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Rabbits/Rabbit died in a car trip


Hello my baby dwarf rabbit just died in a 3 hour car trip and this is strange because he has made this trip before just fine. For the first two hours he was in his cage and his water bottle kept making a rattling noise so we stopped to take it out but I saw my bunny was very scared and shaking then he was laying no one side and breathing very heavy, I decided to take him in my lap to calm him down he did stop shaking but did not stop breathing fast I put him my coat to make it dark maybe he would like that and not feel so scared but I noticed he was not moving his front legs  when i tried putting him up against my chest his head would just fall back but i know he could move it because he would stick his head out from the jacket ( he was getting enough air i would leave it open andmove it back) and his mouth and eyes got wet and kept rubbing his mouth on his front legs. I tried to petting him but he didn't seem to like that so I left him alone. After 30 minutes he started shaking and running on his side like a seizure and pooped a lot while doing his it was wet and smelled very bad , then after this he yelled and stopped breathing . I am just heart broken by this I loved him very much and blame myself for this happening to him. I am thinking he had a heart attack but not sure please help me understand what I did wrong. Thank you

Dear Jessica,

I am sorry about the loss of your bunny.

Sadly, there is absolutely no way to confidently ascertain a cause of death without a post-mortem exam, preferably including histopathology of major organ tissues.  The signs you describe are very vague, and could have been due to any of dozens of different things. It is possible that the cause of death was stress from the car ride, but that is not a given.

If you noticed signs of unusual behavior before he died, then please read:

which might give some clues.  But unless you can provide a lot more specific information, this is the best I can offer.  

If the body has been kept very cold (not frozen), and it has been less than 24 hours since death, a necropsy may still be possible, if you feel that would give you closure and peace of mind.  You can find an experienced rabbit vet here:

to call and find out what your options might be.

I am very sorry for your loss.




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Dana Krempels, Ph.D.


I've lived with companion rabbits for more than 35 years, and consider them members of my family. I can answer any questions about the biology and health of rabbits, from the commonplace to the unusual. But please note:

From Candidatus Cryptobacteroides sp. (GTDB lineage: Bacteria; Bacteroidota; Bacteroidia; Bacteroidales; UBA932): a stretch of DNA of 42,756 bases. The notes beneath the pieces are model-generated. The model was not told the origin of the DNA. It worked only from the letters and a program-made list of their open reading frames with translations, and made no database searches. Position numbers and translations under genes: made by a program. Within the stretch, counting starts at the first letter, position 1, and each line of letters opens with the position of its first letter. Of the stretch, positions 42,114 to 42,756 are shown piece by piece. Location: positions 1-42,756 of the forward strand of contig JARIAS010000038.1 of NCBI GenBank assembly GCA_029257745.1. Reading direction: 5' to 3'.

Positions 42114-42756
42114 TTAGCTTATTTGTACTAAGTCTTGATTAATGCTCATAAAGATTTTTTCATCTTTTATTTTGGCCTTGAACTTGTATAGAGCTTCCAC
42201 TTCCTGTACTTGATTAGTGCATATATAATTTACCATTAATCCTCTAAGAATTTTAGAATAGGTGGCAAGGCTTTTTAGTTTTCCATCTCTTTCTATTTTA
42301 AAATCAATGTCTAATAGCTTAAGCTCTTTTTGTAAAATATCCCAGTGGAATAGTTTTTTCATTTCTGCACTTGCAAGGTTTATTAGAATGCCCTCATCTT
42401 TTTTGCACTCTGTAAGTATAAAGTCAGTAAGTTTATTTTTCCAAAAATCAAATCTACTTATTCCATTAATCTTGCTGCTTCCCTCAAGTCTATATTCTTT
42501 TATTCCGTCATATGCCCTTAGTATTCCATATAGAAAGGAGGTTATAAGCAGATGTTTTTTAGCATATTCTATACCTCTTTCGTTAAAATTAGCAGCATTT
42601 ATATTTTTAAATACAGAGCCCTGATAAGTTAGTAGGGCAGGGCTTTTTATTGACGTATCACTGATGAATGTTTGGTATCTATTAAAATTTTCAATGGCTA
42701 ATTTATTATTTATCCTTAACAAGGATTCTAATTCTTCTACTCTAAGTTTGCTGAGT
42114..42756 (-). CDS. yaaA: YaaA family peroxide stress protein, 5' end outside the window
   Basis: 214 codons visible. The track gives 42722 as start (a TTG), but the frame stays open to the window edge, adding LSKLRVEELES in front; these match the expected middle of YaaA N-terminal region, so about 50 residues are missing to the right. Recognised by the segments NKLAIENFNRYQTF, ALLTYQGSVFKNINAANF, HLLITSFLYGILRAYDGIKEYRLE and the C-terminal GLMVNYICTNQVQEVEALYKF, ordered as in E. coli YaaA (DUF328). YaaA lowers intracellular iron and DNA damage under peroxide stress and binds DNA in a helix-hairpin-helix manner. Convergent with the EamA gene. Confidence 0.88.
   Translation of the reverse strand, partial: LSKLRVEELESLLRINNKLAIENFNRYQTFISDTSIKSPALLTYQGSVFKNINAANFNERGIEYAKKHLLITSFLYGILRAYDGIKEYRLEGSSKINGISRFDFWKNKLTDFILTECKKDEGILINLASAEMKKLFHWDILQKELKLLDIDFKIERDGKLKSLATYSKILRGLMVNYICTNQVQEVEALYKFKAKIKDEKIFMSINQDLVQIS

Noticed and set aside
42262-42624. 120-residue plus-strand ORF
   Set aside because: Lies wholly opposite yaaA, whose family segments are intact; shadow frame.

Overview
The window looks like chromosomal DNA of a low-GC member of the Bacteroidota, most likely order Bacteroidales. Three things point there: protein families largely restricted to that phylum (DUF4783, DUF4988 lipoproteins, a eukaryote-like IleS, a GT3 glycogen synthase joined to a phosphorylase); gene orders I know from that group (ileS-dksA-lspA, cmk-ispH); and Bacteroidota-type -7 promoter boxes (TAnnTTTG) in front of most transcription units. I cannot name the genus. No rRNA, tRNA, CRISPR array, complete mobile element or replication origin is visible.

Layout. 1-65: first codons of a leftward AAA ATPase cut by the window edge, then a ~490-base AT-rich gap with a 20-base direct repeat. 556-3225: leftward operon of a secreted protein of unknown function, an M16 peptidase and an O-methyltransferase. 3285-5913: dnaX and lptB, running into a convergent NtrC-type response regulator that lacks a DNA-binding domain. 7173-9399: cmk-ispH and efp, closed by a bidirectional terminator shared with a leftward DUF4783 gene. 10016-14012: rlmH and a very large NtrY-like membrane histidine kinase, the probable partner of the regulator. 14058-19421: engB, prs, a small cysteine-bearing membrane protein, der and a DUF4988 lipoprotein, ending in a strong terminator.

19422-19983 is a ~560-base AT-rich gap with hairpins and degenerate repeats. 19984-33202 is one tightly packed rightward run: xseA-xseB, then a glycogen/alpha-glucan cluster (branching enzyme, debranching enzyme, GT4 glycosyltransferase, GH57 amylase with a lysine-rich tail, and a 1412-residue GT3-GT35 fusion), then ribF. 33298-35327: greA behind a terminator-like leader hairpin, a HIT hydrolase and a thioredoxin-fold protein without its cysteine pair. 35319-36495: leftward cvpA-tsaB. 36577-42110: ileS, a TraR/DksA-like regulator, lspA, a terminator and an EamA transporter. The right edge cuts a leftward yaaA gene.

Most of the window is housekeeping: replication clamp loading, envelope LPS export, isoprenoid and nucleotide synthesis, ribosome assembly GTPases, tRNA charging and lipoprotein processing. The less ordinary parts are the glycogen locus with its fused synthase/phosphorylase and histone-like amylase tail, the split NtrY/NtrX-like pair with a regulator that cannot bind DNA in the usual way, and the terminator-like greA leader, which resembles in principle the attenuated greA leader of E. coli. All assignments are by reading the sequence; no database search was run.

RULE #1:

Find a rabbit vet at for immediate help, and don't risk your bunny's life by spending time asking questions online! If you can't get in touch with your vet, read these Emergency Sick Bunny Instructions.

If you have found a wild baby rabbit, please read these EMERGENCY INSTRUCTIONS FOR WILD BABY RABBITS and then use this link to FIND A LOCAL WILDLIFE REHABILITATOR who can give you the right advice.

RULE #2:
Help me help you! Please make your subject line informative if you have an urgent question. then LET ME KNOW IN THE SUBJECT LINE so I can give your question highest priority over non-urgent questions. If you don't do this, then I can't guarantee timely assistance!

For all the best, most accurate rabbit health, care and behavior information, visit The House Rabbit Society.


I have been rescuing and rehabilitating domestic and wild rabbits for about 30 years. I have written articles for many rabbit rescue publications, as well as for the veterinary journal, Exotic DVM. I own EtherBun, the internet's largest listserve dedicated to health, care, and behavior of domestic rabbits.

Houserabbit Adoption, Rescue, and Education, Inc. (H.A.R.E., Inc.) president National House Rabbit Society (Board member)

Exotic DVM
Warren Peace (Journal of the House Rabbit Society of Miami)
Various newsletters of the House Rabbit Society, nationwide

Ph.D - Biology
B.S. - Biology
B.A. - English

Awards and Honors
Lightspan Academic Excellence Award for web site on rabbit health and biology

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